Do you struggle with shoulder pain and tension?  Do you practice yoga to counter the actions of your “day job” that include sitting at a desk, riding in a car, using a smart phone, and working at a computer? You may be surprised to learn then that downward dog could be causing more shoulder pain, bone on bone compression, and contributing to tears in the rotator cuff muscles.

As I discuss in my video, “Building Strength and Mobility in the Shoulders”,  there are 3 main anatomical actions of the shoulder that help, rather than hurt the rotator cuff muscles.

Elevation of the Scapula: Shoulder blades raise up towards the ears

External rotation of the Humerus: Upper arm bone rotates externally

Protraction of the Scapula: Shoulder blades move away from the spine and slide around toward side body

Elevation of the Scapula is the main action to increase mobility in the shoulders.   When the arms raise over head, they naturally internally rotate, bicep faces in, armpits face out.  This action along with the very common cue to “relax the shoulder blades down the back” is both destabilizing and causes bone on bone collision in the Glenohumeral joint. To by pass this bone on bone compression, which leads to impingements of the Supraspinatus muscle, we will elevate the Scapula by shrugging the shoulders up by the ears.

This action is remarkably easier when the arms are by your side than when they are over head and weigh bearing, but awareness of what the action is, makes it a lot easier to attempt once you enter poses like Urdhva Hastasana, Downward Dog or Handstand.  To practice this action, begin with the breath, inhale as you raise the arms up an fallow the shoulders to rise with the arms. Reach towards the sky with the outer line of the arm.  Many yoga teachers are reluctant to cue this action due to the belief that the unconscious pattern that creates tension in the shoulders, which mimics the action of elevation of the Scapula, is as a result of physical tension in the upper Trapezius muscles along with emotional stress. From an anatomical place, the muscles of the upper Trapezius are often weak and need strengthening, which actively elevating the Scapula will tone.  The emotional patterns related to shoulder tension, is not remedied by, simply “relaxing the shoulders”, that is like someone telling you to “just relax”, when you are having a panic attack, not real helpful to the end goal. Activation of the upper Trapezius through the action of elevation of the Scapular will tone the physical body, and while this may not fix the emotional, it will allow for some differentiation between physical and emotional.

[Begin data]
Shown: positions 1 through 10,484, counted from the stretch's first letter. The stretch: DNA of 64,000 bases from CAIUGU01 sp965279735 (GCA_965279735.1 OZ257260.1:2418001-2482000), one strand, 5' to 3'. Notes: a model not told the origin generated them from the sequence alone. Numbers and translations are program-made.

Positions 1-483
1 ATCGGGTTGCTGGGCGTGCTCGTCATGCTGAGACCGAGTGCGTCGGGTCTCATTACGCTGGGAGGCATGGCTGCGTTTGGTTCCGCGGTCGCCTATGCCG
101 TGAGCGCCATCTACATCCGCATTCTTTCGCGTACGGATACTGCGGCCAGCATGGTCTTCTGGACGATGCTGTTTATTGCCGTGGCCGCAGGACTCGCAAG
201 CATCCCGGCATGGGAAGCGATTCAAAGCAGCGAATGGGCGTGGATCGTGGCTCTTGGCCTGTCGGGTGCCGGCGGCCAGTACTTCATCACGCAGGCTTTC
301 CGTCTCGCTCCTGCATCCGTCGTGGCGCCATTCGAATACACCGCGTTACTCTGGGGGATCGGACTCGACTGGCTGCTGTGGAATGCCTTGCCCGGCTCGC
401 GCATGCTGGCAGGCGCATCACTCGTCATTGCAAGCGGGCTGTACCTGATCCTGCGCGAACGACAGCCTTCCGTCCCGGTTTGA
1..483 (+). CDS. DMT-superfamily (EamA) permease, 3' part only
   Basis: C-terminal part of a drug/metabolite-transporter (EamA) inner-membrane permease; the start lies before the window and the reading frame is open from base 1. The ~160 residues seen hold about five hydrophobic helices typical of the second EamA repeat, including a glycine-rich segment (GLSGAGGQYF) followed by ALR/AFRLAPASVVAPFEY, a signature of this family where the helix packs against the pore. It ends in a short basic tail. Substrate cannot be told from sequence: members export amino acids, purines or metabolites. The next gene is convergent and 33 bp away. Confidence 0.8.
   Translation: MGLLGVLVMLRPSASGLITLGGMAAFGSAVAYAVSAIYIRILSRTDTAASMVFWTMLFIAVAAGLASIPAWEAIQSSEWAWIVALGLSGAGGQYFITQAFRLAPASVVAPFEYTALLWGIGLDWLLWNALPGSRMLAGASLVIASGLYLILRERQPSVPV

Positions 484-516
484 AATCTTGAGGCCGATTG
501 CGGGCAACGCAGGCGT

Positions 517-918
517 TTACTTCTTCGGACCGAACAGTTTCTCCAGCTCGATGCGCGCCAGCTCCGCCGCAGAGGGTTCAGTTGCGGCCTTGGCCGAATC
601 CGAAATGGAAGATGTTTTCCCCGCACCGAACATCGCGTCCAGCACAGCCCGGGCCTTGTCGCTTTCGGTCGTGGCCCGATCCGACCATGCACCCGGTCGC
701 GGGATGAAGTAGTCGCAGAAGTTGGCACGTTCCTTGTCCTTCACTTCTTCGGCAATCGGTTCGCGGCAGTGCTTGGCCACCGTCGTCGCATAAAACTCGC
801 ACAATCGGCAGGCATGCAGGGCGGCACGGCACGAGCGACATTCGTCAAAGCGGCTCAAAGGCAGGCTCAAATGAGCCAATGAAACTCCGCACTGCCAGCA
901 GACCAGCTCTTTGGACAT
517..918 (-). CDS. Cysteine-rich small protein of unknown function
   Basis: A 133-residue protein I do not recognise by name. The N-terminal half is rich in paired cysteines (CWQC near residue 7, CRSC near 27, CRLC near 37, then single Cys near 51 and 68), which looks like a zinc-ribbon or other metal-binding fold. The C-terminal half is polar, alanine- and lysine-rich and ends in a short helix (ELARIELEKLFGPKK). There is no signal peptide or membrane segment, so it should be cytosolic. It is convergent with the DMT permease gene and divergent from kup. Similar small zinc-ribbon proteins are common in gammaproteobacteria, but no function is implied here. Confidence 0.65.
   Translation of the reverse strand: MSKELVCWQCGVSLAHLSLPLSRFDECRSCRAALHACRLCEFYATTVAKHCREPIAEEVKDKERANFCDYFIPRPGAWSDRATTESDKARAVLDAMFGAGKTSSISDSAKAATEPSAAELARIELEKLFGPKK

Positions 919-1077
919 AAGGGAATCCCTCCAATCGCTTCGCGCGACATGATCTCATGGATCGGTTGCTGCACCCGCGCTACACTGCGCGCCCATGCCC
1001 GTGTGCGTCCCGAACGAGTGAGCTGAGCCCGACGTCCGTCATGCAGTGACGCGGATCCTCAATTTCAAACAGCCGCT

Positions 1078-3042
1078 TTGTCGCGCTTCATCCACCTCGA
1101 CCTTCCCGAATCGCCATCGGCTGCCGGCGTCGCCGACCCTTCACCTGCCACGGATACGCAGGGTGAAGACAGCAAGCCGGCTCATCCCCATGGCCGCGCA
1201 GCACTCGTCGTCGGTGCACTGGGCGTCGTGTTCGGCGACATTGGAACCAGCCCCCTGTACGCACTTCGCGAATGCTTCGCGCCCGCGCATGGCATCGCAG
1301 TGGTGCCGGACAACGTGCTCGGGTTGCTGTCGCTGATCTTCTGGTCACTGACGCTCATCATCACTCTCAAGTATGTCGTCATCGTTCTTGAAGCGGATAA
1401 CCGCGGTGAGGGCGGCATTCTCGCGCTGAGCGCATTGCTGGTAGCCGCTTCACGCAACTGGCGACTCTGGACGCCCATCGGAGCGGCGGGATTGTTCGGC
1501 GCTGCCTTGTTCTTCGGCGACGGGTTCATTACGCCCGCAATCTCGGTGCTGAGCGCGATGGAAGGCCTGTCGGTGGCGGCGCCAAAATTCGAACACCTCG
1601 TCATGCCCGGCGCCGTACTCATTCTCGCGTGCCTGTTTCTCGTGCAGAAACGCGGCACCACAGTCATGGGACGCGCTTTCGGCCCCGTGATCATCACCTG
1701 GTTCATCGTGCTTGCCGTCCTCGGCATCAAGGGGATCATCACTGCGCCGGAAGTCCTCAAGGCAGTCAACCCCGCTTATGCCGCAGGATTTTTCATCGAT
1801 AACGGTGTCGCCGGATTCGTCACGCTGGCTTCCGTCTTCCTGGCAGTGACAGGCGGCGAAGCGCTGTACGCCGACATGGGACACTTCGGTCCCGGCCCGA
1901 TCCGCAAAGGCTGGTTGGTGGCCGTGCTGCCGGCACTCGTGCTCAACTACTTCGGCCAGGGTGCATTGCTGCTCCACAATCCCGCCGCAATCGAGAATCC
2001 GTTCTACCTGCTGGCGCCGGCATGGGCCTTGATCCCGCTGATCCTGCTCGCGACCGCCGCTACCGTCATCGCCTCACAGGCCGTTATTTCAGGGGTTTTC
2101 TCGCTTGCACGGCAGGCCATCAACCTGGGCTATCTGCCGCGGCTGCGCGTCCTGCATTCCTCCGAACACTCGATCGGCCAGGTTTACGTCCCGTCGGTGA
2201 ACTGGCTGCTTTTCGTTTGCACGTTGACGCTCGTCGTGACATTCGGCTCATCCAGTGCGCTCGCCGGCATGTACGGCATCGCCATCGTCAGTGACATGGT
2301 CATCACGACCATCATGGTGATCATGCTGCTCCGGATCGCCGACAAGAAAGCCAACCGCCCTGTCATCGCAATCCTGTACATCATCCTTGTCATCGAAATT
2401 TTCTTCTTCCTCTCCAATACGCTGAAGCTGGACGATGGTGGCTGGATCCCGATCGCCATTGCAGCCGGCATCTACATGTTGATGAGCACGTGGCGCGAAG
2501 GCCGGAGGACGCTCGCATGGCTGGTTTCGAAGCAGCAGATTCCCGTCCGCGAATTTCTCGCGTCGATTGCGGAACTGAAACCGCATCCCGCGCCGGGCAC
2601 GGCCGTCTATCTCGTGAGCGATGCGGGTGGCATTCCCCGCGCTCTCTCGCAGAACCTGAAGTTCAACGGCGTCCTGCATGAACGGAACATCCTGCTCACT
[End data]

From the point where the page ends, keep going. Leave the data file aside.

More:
To find elevation of the scapula in downward facing dog, press into the earth, reaching with the outer line of the arm, pushing the earth away and allow that pushing to move your body away from the hands, which in this position would be up and back.  The action is the same as in standing poses, but now the muscles of elevation must work harder, which means, more practice is required to master this action.